What causes tonsil stones to smell so terrible?
They're lurking in the back of your throat. They can be difficult to remove, and while they're there, chances are high that they'll give you bad breath and make you all but unkissable. They're tonsil stones, which are more common than you might think. But what are these things, and what causes tonsil stones in the first place?
Also called tonsilloliths, tonsil stones are small, whitish, rounded specks that can be found in the back of your throat, often tucked into the folds of your tonsils or adenoids. They can be tough to see without any visual aid.
To look for tonsil stones in your own mouth, open your mouth in front of a mirror and say "Ahhh." Shine a flashlight into your throat and look carefully for any small stone-like objects. Most tonsilloliths are just one or two millimeters across, so look hard!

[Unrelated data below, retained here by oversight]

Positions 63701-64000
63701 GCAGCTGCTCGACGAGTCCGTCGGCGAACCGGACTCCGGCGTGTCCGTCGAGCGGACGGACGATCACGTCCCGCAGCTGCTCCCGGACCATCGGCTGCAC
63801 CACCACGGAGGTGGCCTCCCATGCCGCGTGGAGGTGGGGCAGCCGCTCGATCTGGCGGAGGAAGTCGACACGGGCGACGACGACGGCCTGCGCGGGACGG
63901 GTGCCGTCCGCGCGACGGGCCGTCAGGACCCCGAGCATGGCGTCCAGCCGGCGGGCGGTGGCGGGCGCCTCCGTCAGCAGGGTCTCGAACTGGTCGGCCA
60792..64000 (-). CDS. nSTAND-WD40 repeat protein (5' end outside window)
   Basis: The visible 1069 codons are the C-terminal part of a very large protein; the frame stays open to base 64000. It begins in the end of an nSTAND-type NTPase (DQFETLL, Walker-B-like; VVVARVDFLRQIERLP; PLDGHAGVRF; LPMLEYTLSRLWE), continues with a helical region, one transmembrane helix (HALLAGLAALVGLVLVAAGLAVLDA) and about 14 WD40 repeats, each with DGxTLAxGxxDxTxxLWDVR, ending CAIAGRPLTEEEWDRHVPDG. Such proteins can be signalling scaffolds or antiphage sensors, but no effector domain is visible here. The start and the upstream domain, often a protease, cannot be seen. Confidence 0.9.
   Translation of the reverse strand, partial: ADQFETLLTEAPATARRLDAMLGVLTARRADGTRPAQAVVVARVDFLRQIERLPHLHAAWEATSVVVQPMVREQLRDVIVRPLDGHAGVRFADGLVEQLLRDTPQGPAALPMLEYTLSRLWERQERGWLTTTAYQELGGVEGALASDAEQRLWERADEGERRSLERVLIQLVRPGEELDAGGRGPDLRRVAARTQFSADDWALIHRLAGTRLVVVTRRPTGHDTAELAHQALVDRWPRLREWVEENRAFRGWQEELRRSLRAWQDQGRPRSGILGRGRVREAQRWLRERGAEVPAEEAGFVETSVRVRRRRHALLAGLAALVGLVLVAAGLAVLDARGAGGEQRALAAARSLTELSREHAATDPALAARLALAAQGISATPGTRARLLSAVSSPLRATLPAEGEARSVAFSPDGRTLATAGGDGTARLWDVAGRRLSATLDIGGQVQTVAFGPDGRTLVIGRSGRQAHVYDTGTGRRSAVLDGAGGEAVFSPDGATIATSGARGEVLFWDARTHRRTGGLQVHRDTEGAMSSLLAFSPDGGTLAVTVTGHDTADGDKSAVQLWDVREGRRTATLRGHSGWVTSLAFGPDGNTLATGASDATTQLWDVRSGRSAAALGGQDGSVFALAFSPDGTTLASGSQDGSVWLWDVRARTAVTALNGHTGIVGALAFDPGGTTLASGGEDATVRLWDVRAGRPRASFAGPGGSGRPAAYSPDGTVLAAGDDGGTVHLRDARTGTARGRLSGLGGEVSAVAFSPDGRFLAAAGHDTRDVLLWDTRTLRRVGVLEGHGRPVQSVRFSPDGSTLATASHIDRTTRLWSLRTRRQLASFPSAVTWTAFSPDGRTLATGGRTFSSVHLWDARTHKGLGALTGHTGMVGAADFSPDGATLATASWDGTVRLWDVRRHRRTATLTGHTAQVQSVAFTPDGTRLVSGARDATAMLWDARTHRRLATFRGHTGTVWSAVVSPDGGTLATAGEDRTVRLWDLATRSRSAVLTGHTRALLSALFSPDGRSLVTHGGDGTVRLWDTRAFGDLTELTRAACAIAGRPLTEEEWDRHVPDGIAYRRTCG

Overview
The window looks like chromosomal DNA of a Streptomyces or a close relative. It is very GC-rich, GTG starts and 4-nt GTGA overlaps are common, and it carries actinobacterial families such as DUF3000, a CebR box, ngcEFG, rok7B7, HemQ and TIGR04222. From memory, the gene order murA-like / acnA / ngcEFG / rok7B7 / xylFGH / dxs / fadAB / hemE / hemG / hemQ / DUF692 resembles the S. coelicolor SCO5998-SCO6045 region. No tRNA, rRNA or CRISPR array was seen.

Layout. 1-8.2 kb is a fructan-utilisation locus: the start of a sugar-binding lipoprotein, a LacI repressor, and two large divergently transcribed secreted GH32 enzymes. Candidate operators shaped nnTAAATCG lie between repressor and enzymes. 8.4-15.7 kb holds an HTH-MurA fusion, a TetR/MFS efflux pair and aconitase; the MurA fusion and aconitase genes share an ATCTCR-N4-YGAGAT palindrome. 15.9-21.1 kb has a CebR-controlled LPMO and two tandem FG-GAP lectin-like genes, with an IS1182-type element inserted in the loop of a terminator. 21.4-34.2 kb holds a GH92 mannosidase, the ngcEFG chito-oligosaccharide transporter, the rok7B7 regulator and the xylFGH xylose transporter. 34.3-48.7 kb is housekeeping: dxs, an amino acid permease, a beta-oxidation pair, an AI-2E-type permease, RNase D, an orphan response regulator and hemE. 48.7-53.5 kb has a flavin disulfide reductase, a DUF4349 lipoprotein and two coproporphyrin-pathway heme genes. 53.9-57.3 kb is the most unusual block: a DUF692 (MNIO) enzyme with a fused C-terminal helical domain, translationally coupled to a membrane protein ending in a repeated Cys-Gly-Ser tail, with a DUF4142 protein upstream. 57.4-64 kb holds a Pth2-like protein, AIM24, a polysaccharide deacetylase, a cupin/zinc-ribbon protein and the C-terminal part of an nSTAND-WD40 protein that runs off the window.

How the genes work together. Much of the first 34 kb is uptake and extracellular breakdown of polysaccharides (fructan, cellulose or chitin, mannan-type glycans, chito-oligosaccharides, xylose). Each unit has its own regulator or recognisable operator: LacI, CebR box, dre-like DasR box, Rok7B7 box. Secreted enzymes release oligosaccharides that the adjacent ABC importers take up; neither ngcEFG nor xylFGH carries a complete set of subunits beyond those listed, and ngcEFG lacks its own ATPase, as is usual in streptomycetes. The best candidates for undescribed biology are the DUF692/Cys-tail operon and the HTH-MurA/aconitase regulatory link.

If you spot any, don't be shocked. These little objects are natural, even common. But what causes tonsil stones?
Basically, a tonsil stone is an accumulation of food bits, dead bacteria, mucus and other gunk. To use a less disgusting simile (one that tonsilloliths probably don't deserve): just like a pearl forms when a speck of grit enters an oyster, a tonsil stone is generated when food or other crud lodges in your tonsils.
If you've ever had a sore throat or tonsillitis, this phenomenon may be exacerbated by cryptic tonsils, which is when the glands become inflamed, wrinkled and folded, giving food particles plenty of places to get stuck.
A study published in the journal Microbes and Infection determined that tonsil stones cause bad breath because they are crawling with anaerobic bacteria. Another report, this one appearing in the journal Otolaryngology, Head and Neck Surgery, added that tonsil stones are composed of layer after layer of living microbes.
To flush away these unappetizing specks, gargle with a specialty breath freshening rinse and drink plenty of water each day.